A: central canal stenosis as well as lateral foraminal stenosis is used to refer to the closing of the space through which the spinal cord and spinal nerves pass respectively. Stenosis is the closing of a hole through which a nerve passes. Desiccation is the act of drying. Therefore your L4/5 lumbar disc is drying out and probably has a lack of blood supply. The anterior spondylolisthesis is slipping of one vertebra forward on top of another so they don't stack straight up like they should. Conservative therapy is typically best in these situations and bracing may be required. It sounds like you have a slight disc herniation, probably due to the spondylolisthesis, which is causing a
Q: 

L5 disc herniation

A: Unfortunately, with a herniation that large, your only recourse may be a surgery.  They may try a round of physical therapy to see if it helps; it probably won"t unless you luck upon a practitioner of the McKenzie method.  This may or may not help with a herniation of that extent.  If you can find one in your area ( a google search for the McKenzie institute will take you to their site, and their practitioners are listed in a directory), you may want to give it a try before anything less conservative....


Q: 

disc herniation

A: Dear Sharmin, The obvious question here is to ask, Have you tried chiropractic?  If not then why?  I see these cases in my office all the time, and most never need surgical correction. Often acute disk injury/bulges are pretty easy to treat.  You calm the local inflammation down with electrical stimulation and ice, and then adjust the spine manually, with a drop table, or a cox flexion table, and some mild stretching techniques, the pain reduces in just a few visits.  I often have people who couldn"t walk without being bent over, almost pain free in as little as 2-3 weeks.  And if they are a more stubborn case, I might have them placed on an intervertebral disk decompression machine.  Obviously these patients need physical rehab as well to work on spinal...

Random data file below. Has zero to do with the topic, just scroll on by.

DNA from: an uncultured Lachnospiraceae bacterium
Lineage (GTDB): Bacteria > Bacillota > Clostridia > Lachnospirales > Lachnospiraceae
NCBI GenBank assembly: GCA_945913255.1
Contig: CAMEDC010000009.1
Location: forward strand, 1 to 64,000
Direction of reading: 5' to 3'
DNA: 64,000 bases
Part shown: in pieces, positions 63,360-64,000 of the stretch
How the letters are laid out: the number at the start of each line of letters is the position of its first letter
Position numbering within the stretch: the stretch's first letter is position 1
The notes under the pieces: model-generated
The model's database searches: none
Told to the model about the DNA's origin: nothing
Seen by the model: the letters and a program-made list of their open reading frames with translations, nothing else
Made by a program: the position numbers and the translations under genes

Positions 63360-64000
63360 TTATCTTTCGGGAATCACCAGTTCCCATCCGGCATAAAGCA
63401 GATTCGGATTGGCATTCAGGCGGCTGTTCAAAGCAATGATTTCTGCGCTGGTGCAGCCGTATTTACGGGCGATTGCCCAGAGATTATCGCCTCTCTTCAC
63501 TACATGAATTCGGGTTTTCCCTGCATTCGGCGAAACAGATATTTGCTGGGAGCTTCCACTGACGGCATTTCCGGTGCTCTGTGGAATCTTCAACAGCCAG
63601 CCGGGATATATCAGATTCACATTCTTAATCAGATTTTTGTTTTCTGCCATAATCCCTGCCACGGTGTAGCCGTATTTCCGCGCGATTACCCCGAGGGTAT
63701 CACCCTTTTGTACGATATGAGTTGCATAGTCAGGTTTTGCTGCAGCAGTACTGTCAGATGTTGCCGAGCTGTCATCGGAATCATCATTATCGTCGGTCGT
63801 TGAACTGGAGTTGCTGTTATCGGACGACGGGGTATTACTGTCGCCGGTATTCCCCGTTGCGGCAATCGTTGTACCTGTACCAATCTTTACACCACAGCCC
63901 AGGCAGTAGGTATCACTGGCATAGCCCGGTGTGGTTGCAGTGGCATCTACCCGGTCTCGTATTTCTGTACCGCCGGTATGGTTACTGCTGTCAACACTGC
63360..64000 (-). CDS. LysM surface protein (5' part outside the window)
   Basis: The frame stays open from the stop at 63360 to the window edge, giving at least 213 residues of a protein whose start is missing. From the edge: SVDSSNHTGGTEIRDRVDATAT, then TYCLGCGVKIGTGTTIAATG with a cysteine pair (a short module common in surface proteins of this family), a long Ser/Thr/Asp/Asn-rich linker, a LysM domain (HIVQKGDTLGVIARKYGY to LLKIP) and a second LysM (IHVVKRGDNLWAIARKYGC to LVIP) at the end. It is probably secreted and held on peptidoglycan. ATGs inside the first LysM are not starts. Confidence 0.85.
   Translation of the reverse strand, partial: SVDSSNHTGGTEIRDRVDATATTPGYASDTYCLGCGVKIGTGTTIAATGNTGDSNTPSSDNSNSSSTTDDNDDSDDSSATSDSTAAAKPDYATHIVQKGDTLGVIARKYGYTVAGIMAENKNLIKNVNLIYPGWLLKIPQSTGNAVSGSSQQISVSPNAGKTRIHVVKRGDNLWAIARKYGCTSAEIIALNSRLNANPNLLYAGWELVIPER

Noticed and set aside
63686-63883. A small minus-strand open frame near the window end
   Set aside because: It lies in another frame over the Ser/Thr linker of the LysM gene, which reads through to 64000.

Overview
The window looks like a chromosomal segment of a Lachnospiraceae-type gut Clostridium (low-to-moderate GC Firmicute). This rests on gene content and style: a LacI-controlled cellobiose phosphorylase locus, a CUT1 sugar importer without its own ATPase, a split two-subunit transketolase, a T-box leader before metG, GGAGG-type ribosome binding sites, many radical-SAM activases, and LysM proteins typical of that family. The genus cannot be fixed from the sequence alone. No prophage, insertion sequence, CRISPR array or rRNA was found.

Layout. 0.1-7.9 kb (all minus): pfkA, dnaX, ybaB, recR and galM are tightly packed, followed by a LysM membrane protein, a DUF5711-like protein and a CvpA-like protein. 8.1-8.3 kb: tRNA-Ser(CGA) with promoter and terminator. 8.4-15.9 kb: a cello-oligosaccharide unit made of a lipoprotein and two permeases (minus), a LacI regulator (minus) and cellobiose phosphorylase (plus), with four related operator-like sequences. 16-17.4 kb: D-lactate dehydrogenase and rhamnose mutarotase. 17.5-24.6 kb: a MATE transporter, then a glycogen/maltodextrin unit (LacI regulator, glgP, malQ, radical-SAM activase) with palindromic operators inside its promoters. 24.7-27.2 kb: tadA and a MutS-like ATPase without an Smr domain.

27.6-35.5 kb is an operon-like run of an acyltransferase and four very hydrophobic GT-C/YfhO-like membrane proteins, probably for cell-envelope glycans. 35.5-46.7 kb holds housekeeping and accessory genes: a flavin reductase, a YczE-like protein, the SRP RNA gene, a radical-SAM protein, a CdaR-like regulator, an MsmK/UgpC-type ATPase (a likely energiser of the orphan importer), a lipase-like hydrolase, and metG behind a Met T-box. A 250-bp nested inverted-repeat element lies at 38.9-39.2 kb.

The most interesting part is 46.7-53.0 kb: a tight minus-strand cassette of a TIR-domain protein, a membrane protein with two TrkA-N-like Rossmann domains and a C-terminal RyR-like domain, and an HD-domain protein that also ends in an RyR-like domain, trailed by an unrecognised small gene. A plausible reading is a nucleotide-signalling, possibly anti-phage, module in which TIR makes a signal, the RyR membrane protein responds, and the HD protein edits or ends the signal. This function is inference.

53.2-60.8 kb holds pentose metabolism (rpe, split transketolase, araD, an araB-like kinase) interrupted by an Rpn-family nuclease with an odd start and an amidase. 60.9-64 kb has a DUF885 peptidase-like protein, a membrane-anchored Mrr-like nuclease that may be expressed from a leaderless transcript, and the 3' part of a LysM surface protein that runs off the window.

Q: 

What is the difference between Cervical disc herniation and Cervical disc Encroa

A: CERVICAL disc herniation:- Cervical herniated discs less common than lumbar herniated discs Cervical disc herniations are far less common than lumbar disc herniations for two reasons: There is far less disc material in the cervical spine There is substantially less force across the cervical spine When they do occur, most cervical disc herniations will extrude out to the side of the spinal canal and impinge on the exiting nerve root at the lower level If the space for the nerve root (foramen) is already compromised...
Q: 

Multilevel disc herniation"s with encroachment onto the central canal.

A: Hi Mon, Because I"m not a doctor I"ll leave all of the technical stuff to them. But yes it could be that serious. He does need to see a neurologist asap. Whether a few weeks matters or not, only a qualified neurologist could answer that. I know a doctor in Wisconsin who may be able to give you an answer to your questions. His name is Dr. Cully White at 2901 W KK River Pkwy # 201   Milwaukee, WI 53215-3660 (414) 649-3924 I will keep good thoughts for you and your father. And I hope this helps, sincerely, Ken...